Calibration and Application of an Intra-articular Force Transducer for the Measurement of Patellar Tendon Graft Forces: An in Situ Evaluation

[+] Author and Article Information
B. C. Fleming, G. D. Peura, B. D. Beynnon

McClure Musculoskeletal Research Center, Department of Orthopædics and Rehabilitation, University of Vermont, Burlington, VT 05405

L. Good

Sports Trauma Research Group, Department of Orthopædics, University Hospital, Linköping, Sweden

J Biomech Eng 121(4), 393-398 (Aug 01, 1999) (6 pages) doi:10.1115/1.2798336 History: Received January 28, 1997; Revised February 24, 1999; Online October 30, 2007


The objective of this study was to evaluate two calibration methods for the “Arthroscopically Implantable Force Probe” (AIFP) that are potentially suitable for in vivo use: (1) a direct, experimentally based method performed by applying a tensile load directly to the graft after it is harvested but prior to implantation (the “pre-implantation” technique), and (2) an indirect method that utilizes cadaver-based analytical expressions to transform the AIFP output versus anterior shear load relationship, which may be established in vivo, to resultant graft load (the “post-implantation” technique). The AIFP outputs during anterior shear loading of the knee joint using these two calibration methods were compared directly to graft force measurements using a ligament cutting protocol and a 6 DOF load cell. The mean percent error ((actual – measured)/(actual) * 100) associated with the pre-implantation calibration ranged between 85 and 175 percent, and was dependent on the knee flexion angle tested. The percent error associated with the post-implantation technique was evaluated in two load ranges: loads less than 40 N, and loads greater than 40 N. For graft force values greater than 40 N, the mean percent errors inherent to the post-implantation calibration method ranged between 20 and 29 percent, depending on the knee flexion angle tested. Below 40 N, these errors were substantially greater. Of the two calibration methods evaluated, the post-implantation approach provided a better estimate of the ACL graft force than the pre-implantation technique. However, the errors for the post-implantation approach were still high and suggested that caution should be employed when using implantable force probes for in vivo measurement of ACL graft forces.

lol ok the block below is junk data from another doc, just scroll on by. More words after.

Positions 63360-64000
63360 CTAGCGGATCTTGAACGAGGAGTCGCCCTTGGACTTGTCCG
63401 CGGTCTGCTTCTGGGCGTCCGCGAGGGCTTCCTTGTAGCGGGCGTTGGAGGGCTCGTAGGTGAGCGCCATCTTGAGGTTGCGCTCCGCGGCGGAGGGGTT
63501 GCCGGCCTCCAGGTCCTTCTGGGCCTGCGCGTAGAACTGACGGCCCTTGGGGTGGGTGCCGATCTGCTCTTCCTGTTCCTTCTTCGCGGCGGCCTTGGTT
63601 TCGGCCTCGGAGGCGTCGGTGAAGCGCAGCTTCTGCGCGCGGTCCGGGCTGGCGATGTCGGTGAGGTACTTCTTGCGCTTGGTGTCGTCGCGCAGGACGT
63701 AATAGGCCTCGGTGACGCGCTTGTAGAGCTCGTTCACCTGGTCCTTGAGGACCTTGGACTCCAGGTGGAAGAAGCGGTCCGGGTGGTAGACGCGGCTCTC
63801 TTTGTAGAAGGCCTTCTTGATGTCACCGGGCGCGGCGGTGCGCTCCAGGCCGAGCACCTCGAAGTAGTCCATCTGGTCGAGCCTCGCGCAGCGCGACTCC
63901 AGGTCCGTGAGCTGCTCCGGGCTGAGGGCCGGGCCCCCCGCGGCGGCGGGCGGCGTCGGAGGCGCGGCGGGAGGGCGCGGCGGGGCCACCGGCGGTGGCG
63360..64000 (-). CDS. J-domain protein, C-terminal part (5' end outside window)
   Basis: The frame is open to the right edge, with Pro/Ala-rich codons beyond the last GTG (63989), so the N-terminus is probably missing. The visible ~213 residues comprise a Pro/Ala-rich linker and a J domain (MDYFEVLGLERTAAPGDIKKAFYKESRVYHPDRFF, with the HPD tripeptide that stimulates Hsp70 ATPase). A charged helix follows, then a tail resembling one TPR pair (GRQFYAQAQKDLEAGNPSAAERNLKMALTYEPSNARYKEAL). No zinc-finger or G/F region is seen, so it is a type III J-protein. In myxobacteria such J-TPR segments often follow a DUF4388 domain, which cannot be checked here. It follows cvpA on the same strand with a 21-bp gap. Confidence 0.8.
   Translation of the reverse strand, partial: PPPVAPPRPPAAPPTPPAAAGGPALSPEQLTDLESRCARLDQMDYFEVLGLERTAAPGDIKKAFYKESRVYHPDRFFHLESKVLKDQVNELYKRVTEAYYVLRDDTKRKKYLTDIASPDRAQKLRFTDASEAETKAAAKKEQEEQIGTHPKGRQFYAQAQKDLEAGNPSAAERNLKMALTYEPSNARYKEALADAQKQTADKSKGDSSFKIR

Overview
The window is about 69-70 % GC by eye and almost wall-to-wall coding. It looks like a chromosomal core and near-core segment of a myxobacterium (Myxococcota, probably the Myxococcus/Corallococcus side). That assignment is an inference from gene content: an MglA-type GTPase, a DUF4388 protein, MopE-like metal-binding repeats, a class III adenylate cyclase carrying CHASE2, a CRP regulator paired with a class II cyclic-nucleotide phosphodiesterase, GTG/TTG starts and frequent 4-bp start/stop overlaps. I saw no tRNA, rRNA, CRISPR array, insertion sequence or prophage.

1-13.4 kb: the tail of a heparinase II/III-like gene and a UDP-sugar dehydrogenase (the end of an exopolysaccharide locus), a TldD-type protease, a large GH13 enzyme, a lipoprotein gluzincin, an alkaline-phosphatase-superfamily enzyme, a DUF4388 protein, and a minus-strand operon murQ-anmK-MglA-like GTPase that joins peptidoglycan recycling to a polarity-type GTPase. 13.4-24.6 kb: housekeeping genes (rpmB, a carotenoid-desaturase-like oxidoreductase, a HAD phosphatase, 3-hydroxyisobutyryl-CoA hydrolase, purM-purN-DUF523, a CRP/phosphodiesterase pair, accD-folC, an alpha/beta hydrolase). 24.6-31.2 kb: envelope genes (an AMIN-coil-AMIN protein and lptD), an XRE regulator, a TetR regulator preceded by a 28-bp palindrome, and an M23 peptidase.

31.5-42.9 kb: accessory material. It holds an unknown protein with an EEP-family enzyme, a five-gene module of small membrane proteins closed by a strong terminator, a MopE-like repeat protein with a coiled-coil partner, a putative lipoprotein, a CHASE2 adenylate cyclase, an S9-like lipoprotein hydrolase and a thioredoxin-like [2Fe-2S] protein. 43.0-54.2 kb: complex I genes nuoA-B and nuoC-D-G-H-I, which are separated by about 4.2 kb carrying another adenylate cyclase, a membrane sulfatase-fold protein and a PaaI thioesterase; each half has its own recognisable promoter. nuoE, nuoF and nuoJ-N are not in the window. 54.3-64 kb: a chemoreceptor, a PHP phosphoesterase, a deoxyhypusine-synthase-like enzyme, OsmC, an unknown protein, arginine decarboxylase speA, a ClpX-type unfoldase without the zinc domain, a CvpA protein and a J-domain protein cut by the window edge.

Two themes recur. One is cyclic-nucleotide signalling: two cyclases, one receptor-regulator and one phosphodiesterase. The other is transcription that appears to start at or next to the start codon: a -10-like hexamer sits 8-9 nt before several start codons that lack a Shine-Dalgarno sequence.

Copyright © 1999 by The American Society of Mechanical Engineers
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